There are many things written on creating healthy organizational cultures. This is a good thing. Organizational health is vital to success. When an organization is healthy internally, it breeds success in its mission externally.
This is also true of a local church. A church is an organism and an organization. It has a mission. It must organize people around that mission. Decisions are made for the mission’s accomplishment. A church is a very different kind of organization because its bottom-line is not dollars or shareholders, but salvations, spiritual fruit, and glorifying God. Nevertheless, if we believe those things matter—and they do—we must do everything to create healthy churches so we can achieve the outcomes we desire.
Shaping organizational culture happens in many ways. We shape culture by the things we say. We cast clear and compelling vision. We lay out a strategy for how to accomplish the vision. We communicate values and behaviors we want to instill. We celebrate victories and highlight stories. These are all ways we can shape organizational culture.
We also shape and protect organizational culture by things we not allow to be said. By communicating what is off-limits or not tolerated, we shape the culture. By correcting in private, and reinforcing in public, we shape the kind of culture we believe helps execute our purpose.
At The Journey Church, where I pastor, I strive to shape and protect our culture. Here are three types of things I do not allowed to be said without correction. I stay on the lookout for these three things:
1. Deflecting Personal Responsibility
We always have two choices in taking responsibility. We can blame others or we can look at ourselves. The most successful people and places are those who own their actions and the results. A few examples can help explain. If an employee was unable to achieve a task or goal because they were waiting on someone else to send them something needed to achieve it, but never followed-up with that person or sought an alternative plan, then they can only blame themselves. Ultimately, the employee, not anyone else, was responsible for achieving the task or goal they had. Instead of deflecting, they own it.
A second example is a team example. Periodically I will hear someone say, “Our church doesn’t ________.” You can fill the blank in with “serve,” “give,” “sing,” “invite,” “care,” whatever. The statement deflects responsibility. It makes the issue a problem with our people, instead of a problem with the leader. Instead, the leader should say, “We haven’t led our church to _________.” This creates personal responsibility. Only when personal responsibility is taken will actions that bring success follow. You shape the culture by eliminating the deflecting of responsibility.
2. Deflating People’s Ideas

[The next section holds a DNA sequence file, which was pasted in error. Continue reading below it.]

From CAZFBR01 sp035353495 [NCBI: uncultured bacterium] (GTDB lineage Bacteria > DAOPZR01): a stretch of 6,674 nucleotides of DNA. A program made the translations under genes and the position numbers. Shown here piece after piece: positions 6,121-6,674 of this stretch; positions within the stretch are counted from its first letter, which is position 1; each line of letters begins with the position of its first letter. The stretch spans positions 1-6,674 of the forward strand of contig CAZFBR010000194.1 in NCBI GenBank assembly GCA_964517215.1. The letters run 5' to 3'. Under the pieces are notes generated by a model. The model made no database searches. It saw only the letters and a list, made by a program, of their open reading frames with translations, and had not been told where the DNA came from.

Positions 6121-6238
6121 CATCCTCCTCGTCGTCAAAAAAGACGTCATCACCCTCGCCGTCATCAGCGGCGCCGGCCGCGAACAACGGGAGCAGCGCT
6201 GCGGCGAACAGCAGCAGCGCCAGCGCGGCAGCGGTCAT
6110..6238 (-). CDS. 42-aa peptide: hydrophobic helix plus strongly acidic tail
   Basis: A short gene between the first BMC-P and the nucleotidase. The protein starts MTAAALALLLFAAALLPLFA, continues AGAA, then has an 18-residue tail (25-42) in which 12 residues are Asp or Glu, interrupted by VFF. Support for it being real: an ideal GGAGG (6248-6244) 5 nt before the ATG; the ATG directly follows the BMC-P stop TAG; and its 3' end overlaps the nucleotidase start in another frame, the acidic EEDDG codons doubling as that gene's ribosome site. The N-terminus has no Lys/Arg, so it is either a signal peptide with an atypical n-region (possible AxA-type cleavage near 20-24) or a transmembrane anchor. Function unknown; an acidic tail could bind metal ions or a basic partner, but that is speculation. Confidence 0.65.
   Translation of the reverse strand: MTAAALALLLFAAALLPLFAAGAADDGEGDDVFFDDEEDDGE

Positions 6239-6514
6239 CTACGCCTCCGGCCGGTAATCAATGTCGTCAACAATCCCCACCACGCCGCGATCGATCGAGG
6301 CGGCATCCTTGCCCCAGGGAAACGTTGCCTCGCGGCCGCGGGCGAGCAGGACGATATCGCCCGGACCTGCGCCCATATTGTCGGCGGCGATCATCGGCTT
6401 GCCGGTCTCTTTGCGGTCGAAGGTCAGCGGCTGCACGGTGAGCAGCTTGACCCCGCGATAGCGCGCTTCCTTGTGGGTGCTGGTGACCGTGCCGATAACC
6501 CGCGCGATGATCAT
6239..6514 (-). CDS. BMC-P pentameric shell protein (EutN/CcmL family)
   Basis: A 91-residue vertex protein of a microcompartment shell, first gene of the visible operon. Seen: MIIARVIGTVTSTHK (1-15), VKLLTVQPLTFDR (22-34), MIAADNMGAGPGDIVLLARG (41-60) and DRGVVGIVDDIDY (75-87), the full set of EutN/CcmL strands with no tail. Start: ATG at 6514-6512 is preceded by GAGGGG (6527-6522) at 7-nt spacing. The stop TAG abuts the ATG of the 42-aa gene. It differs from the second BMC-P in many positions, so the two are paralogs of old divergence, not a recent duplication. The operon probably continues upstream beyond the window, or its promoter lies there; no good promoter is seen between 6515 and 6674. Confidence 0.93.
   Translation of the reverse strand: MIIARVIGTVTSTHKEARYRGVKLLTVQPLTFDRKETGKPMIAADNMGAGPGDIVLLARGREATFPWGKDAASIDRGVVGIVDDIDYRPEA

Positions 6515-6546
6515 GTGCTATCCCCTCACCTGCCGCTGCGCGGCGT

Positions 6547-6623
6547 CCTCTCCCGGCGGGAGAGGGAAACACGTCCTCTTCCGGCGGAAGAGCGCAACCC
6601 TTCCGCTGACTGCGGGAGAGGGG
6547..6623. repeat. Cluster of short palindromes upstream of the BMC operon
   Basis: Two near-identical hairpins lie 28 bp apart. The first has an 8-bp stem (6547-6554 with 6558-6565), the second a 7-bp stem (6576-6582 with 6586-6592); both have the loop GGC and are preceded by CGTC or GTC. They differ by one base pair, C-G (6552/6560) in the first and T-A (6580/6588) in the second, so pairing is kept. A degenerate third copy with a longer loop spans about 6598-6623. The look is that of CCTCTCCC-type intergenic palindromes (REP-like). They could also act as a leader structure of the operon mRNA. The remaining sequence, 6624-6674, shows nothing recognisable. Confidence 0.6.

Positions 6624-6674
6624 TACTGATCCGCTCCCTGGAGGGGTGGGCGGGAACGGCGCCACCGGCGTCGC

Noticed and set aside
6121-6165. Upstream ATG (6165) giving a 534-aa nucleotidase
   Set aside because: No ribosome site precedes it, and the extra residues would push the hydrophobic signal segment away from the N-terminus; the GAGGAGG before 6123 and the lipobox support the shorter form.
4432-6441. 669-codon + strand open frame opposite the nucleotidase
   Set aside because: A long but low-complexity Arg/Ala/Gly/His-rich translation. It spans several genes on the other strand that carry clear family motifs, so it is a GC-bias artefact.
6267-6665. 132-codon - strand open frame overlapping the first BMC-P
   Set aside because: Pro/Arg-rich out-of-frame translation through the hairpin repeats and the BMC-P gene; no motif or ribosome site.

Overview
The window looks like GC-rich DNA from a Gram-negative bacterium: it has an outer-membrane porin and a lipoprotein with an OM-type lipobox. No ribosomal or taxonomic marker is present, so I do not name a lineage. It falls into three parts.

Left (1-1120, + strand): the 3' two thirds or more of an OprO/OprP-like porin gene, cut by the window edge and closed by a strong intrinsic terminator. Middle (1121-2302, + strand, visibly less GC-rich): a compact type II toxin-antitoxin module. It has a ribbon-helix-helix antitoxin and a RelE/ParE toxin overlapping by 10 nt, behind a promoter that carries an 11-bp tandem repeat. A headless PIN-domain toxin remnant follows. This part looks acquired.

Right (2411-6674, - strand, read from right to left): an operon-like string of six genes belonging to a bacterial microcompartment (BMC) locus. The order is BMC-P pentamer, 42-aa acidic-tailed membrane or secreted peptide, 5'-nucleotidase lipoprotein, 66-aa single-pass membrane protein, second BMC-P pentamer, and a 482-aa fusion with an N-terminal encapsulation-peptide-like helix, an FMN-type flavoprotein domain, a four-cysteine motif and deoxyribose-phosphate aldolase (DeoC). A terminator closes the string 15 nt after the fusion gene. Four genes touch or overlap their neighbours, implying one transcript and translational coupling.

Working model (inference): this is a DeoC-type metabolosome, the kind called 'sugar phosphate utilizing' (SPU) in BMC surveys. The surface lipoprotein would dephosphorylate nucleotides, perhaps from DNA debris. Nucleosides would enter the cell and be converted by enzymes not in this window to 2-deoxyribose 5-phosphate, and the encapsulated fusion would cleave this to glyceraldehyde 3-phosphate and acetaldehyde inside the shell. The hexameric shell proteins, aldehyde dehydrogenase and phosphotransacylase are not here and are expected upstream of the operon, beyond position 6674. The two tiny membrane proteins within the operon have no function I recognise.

Every meeting has one person in it who wants to be the naysayer. They like to believe they are only playing “Devil’s Advocate.” It is more true than they realize. People who are quick to point out the flaws in an idea kill the idea before it has a chance to get off the ground. There are negatives and downsides in every idea, but leaders find ways to minimize and eliminate those. Ideas will never have a chance to grow and develop if the Idea Killer pounces too fast.
There is certainly a time for picking an idea apart, but not before the idea can develop. Don’t let people who deflate ideas dominate a meeting or shut down creativity. Let everyone know that only ways to enhance the idea are allowed for the time being. The moment someone signals why the idea will not work, remind them you are not working on that. Tell them it is only a time for discussing how the idea can work.
3. Degrading Other Leaders
Bad-mouthing other leaders should never be tolerated. If leaders publicly criticize other leaders, it will permeate the culture of the organization. If a leader publicly degrades another leader, he should not be surprised if he is not the subject of such discussion in the future. Whether a church or a business, a leader must seek to minimize and eliminate leaders talking badly or in less than flattering ways about other leaders.
I recently had to talk to a leader about this. The individual did not even recognize they were doing it. In the moment it was happening, I came to the defense of the leader being degraded and sought to minimize the loss of their leadership credibility. In private, I asked the leader who had been degrading the other leader not to do what had been done and to guard against it in the future. Unknowingly, this leader had painted another leader in a bad light. Any time I hear a leader minimize another leader I seek to offset it in the moment by defending or countering the statement being made and speak privately with the individual afterwards to correct them and lay an expectation of repentance in that area.
Those are three types of conversations you must not allow to take place in your church. They affect the health and culture of the organization negatively. Conversely, if you fight to eliminate them, you will lead the organization towards accomplishing the vision and mission.